Mane (CRIN 604)

         Digital tools in education

February 15, 2010

Second Life: VSTE, Presentation on Internet Filters

Filed under: Internet filters,Second Life,VSTE — mepada @ 9:47 pm
Tonight I (well, Mane Sideways) attended this presentation, which proved to be an eye-opening experience.

Here are my notes:

Presenter: Craig Cunningham (First Life) “Dewey Jung” (Second Life). He is an educational philosopher and technologist.

Most schools favor some form of filtering.


  • Which words can we type in and which words are “inappropriate”
  • Cuba: Government controlled systems
  • Chicago Public School: A Siren goes off when an “inappropriate ” site is accessed (applies to students and teachers)
  • Schools filter due to CIPA (Children Internet Protection Act, which passed in 2001) I only requires blocking: Child pornography and adult sites.
  • US: Local control – dependent, however the presenter has not seen a School Board making filtering decisions.

Major filtering methods:

  • All words, phrases with the exception of those on the “white list”.
  • All words, phrases on the “black list”.
  • Certain words, phrases, images typed by the user.
  • Ports used for services such as games, email, voice-over, etc.

Great Britain and Australia: Federal Government makes filter decisions.

 Russia: State level makes filter decisions.

Presenter “Dewey Jung” would like to see everything un-blocked! Purpose of education is to educate not restrict. Students should be provided freedom to inquire.

Huge problem with filters:

  • Software determines what content is harmful.
  • They overblock.
  • Only some people may find content unacceptable.
  • School curriculum subjects and valuable information gets blocked.
  • Schools end abdicating their educational responsibilities to corporations.
  • Equity issue: wealthier students go home and access much of the info blocked at their schools (poorer students do not have this choice)
  • If a site is unrecognized the software/tech person bans it.
  • Schools can be open to lawsuits by parents (teachers and admmin can be sued)

What can be done: Teachers’ unions should be pro-active about this issue.

Getting around filters:

  • Some kids are becoming more tech savy and know how to bypass filters.
  • Use
  • Use (YouTube)
  • Right click on an image and copy/paste url intothe browser
  • Use mobile versions of Fb or MySpace
  • etc.
  1. There is a disconnect between principals and students.
    Our schools are not preparing our students for the 21st Century.
  2. Presenter agrees we should block pornography but not social networking sites.
     “In a playful context kids seem to have and almost infinite capacity for learning”
    “Better theories of learning are embedded in the the video games…than in the classroom”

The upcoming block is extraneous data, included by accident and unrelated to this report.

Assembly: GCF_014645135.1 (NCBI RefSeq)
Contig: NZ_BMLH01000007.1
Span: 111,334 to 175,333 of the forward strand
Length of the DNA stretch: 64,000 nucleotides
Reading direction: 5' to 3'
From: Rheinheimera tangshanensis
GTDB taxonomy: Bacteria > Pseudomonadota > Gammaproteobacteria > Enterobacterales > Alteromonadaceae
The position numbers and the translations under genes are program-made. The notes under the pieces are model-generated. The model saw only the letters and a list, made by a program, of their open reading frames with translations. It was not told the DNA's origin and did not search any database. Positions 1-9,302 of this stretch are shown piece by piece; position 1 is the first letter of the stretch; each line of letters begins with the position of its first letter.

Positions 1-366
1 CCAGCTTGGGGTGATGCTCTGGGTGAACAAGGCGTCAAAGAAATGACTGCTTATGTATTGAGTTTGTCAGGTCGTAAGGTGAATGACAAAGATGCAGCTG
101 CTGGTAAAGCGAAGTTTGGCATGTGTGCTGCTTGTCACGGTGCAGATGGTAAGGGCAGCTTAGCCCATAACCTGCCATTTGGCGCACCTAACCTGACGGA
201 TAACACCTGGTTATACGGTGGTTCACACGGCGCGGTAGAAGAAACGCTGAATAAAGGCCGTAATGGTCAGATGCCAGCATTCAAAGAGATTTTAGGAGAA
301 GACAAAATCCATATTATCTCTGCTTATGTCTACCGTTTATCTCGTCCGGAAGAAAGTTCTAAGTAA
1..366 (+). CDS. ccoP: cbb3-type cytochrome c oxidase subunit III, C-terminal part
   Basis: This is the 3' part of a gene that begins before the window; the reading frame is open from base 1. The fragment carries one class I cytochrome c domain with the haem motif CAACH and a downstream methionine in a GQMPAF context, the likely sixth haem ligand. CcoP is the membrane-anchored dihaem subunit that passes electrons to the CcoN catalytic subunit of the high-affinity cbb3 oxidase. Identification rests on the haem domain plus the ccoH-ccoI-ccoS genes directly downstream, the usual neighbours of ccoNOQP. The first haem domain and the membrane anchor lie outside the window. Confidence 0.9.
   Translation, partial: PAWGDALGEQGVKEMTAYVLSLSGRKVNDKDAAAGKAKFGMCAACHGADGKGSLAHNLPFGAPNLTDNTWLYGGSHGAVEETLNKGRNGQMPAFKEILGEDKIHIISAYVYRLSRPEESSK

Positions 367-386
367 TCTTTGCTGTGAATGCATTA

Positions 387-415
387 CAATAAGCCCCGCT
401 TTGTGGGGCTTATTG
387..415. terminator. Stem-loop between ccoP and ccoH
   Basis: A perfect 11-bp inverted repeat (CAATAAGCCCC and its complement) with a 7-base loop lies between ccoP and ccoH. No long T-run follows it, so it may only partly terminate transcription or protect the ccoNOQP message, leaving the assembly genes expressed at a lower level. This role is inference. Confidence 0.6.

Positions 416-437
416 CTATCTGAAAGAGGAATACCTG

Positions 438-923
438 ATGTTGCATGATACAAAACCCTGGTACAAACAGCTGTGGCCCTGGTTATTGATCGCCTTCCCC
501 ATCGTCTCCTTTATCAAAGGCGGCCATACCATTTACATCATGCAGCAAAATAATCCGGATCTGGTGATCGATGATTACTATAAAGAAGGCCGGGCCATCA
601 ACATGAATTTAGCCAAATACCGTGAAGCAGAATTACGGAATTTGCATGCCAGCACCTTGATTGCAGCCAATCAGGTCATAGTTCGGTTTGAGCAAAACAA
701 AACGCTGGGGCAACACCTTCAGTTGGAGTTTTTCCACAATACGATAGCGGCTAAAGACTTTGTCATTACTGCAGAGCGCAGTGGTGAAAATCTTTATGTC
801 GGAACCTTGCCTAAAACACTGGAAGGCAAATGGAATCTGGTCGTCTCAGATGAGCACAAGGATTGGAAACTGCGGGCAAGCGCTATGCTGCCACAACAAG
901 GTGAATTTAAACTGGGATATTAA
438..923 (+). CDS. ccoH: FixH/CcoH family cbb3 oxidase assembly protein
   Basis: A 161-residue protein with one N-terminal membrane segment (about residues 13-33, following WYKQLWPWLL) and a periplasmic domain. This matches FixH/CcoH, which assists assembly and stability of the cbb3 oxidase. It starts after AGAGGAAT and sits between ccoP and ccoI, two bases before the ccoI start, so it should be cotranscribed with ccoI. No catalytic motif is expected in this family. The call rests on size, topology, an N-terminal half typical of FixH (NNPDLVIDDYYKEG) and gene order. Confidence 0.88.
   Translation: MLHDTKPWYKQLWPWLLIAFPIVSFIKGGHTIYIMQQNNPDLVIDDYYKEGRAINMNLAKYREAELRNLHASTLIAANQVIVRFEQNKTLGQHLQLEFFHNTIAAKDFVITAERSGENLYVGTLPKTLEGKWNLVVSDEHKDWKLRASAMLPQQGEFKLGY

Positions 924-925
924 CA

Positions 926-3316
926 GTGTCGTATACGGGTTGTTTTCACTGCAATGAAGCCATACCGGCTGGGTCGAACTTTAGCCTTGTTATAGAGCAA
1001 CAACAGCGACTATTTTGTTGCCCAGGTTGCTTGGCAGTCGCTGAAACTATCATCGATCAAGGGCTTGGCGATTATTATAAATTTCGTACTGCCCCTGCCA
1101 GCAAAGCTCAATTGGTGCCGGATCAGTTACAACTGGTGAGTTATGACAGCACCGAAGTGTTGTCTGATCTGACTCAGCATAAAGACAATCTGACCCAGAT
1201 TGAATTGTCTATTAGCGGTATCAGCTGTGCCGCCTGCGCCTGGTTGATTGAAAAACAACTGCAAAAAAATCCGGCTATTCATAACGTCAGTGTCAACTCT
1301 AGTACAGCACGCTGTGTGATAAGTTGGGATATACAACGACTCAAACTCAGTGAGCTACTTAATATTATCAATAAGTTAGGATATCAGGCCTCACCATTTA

3. The National Research Council makes an analogy between swimming and the internet (and its apps): Swimming pools are dangerous to children. We can put up fences and locks and these help but by far the most important thing we can do is teaching them to swim 🙂
  4. We should aim to:
    Create a climate of trust
    Accept that students will make mistakes
    Build a “Walled Garden” (social media) with teacher supervision

Pics of the event:


  1. Very interesting notes. Thanks for sharing them. I find the filter issue very interesting as I do not know much about how decisions are made within school divisions as to what should be filtered and what is “acceptable.” In the last school division I taught in the Computer Resource Specialist within the building could call the central office and have any site blocked from their builiding, so it appeared that some decisions were made at the building level and were subjective to what that person thought should be blocked. I agree that there needs to be some filter system, there is a problem when I cannot google Sussex, Virginia because it has the word sex in it! I also wonder if in our efforts to revise curriculum and look at what our students need for the 21st century if we should be offering a technology tools type class that is considered a core class to teach these types of skills to our students. Technical and usage skills as well as ethical usage and internet social manners.

    Comment by Sherry Joiner — February 16, 2010 @ 7:24 pm

  2. It is ironic that we censor kids in the US while teaching them about the first amendment. I am much more worried about what won’t be learned than some occasional smut. When I taught high school in California, our seniors were doing their major projects on human rights as web pages. They were doing Internet research along with book and periodical research. As the projects dealt with issues ranging from Neo-Nazism, the My Lai Massacre, Driving While Black, and the Chiapas Uprisings, many pertinent pages were blocked out. We had to call in to the SBO and give each site to be unblocked letter by letter. Many teachers won’t bother with this trouble. The potential learning is lost.

    Comment by Steve Coxon — February 16, 2010 @ 8:16 pm

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